"My goal for this next decade isn't to be liked, but to be understood," Facebook CEO Mark Zuckerberg told investors during an earnings call on Jan. 29. "In order to be trusted, people need to know what you stand for."

Mark ZuckerbergMark Zuckerberg

Philanthropist George Soros thinks he knows what Zuck stands for: an unholy alliance with Donald Trump.

In the Jan. 31 New York Times, Soros wrote that Zuckerberg stands for the re-election of Trump in return for the president's support of Section 230 of the Communications Decency Act.

Section 230 is a venerable "stay out of jail card" for Facebook. It shields it and all social media platforms from legal liability for the misinformation, disinformation and fake news they run on their sites. It's the old: "Don't blame me."

Soros sees "an informal mutual assistance" pact between Trump and Facebook. "I believe that Mr. Trump and Facebook’s chief executive, Mark Zuckerberg, realize that their interests are aligned — the president’s in winning elections, Mr. Zuckerberg’s in making money," he wrote. Nicely put, George.

The president sings the praises of Zuck, which must be a tough task for the self-centered one. During the Davos World Economic Forum, Trump said he saw no need for Facebook to fact-check political ads.

Duh! Team Trump sure runs some doozies. "I'd rather have him just do whatever he is doing," said Trump. "He's done a hell of a job, when you think of it."

Wall Street though is not as gung-ho. During the analyst call on Jan. 29, they bemoaned Facebook's slowing growth.

To be fair to Facebook, it's pretty hard to keep on the pace when you have a user base of 2.9B, accessing Facebook, Instagram, YouTube and WhatsApp.

Brian Wieser, global head of business intelligence at GroupM, said growth has to "decelerate" at Facebook simply because "the market can only be too big."

Zuckerberg needs to be careful because his alliance with Trump may turn out to bite Facebook.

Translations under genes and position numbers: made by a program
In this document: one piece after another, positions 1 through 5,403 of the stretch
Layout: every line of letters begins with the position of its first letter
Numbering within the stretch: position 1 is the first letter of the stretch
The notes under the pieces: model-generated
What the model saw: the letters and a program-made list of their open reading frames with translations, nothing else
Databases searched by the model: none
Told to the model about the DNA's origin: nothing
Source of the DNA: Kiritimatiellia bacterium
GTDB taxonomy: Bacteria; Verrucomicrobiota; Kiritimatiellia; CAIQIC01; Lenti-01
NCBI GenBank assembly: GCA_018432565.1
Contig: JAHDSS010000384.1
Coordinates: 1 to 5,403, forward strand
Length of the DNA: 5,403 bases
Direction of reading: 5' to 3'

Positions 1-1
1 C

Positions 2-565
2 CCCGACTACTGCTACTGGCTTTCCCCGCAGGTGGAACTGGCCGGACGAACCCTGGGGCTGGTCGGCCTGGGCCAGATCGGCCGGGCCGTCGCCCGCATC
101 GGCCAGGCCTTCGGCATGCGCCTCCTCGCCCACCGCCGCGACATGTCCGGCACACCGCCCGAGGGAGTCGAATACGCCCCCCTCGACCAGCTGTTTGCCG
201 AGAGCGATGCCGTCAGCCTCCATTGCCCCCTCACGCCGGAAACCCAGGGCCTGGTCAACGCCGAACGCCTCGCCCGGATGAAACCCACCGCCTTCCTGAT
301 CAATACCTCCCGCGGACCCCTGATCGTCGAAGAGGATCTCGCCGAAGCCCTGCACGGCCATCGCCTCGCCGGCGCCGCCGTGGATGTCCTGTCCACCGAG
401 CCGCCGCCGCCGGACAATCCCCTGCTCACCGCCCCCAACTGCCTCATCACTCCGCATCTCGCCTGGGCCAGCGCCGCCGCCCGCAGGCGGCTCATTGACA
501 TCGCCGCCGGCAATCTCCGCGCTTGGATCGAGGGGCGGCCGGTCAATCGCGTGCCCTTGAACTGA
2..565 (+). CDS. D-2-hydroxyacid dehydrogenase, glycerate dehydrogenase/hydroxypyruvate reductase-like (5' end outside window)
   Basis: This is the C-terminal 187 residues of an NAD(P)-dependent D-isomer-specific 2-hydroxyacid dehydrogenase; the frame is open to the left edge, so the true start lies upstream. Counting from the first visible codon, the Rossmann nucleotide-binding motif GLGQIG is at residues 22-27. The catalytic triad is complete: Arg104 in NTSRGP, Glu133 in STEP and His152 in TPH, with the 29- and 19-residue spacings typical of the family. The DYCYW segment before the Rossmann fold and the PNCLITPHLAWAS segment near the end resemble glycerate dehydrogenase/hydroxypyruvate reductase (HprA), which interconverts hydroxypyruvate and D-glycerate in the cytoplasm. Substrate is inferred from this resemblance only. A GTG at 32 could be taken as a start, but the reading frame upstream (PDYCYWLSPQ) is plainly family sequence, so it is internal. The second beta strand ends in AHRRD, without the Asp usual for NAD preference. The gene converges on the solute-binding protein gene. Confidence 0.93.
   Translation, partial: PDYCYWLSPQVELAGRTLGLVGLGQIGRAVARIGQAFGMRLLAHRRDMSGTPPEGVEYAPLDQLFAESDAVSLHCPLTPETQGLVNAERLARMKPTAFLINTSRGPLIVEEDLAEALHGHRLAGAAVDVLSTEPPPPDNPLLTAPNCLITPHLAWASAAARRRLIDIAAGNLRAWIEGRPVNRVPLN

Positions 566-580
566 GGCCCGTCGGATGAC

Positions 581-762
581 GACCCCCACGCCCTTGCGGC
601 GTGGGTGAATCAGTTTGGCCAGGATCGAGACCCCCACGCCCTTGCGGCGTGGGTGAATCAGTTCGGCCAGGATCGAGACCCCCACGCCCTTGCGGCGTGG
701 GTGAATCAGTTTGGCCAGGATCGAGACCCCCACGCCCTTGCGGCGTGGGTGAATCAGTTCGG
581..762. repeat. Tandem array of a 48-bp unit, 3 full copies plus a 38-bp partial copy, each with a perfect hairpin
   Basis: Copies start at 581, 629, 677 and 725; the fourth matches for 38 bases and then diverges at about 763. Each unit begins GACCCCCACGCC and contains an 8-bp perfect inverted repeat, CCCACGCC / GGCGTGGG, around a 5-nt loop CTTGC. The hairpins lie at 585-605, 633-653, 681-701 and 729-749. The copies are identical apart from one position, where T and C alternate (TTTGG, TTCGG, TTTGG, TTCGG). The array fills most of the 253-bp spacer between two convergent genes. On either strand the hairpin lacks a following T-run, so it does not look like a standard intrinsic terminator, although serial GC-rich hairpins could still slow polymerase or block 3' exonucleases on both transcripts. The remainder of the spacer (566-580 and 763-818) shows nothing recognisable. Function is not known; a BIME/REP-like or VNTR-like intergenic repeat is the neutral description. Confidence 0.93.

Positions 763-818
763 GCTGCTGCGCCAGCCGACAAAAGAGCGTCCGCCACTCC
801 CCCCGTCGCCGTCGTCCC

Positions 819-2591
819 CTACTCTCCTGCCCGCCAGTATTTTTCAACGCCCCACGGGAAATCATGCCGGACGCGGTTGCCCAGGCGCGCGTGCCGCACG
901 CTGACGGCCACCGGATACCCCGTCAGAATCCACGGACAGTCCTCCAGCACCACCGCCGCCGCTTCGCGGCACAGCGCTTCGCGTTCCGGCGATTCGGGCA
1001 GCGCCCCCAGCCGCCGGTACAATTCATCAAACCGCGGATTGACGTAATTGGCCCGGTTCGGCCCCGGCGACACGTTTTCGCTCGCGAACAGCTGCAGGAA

There will be an anti-Facebook revolt in the US if the 2020 presidential election turns out to be a repeat of the 2016 one, where Vladimir Putin's trolls put Trump in the White House with a big assist from Facebook.

Kudos to Connecticut Senator Chris Murphy, who wants the FBI and the Office of the Director of National Intelligence to investigate Saudi Arabia's involvement in the hacking of the phone of Washington Post owner Jeff Bezos.

The Senator believes the Saudis may have been out to silence further reporting on the torture, murder and dismemberment of dissident and WaPo contributor Jamal Khashoggi.

The Democratic politico fears Khashoggi's murder may have been part of a broader campaign to "intimidate and silence opponents of the Kingdom of Saudi Arabia."

The United Nations on Jan. 22 released a report with "medium to high confidence" that Crown Prince Mohammed bin Salman, a dear friend of presidential son-in-law Jared Kushner, delivered the spyware via WhatsApp (Hello Facebook) to Bezos' phone. Other critics of the Kingdom received the same malicious code.

Murphy is the ranking member of the Foreign Relations Committee's Subcommittee on Near East, South Asia, Central Asia and Counterterrorism.

He also wants to know if any US government officials or citizens were involved in the sale or deployment of the software to Saudi Arabia.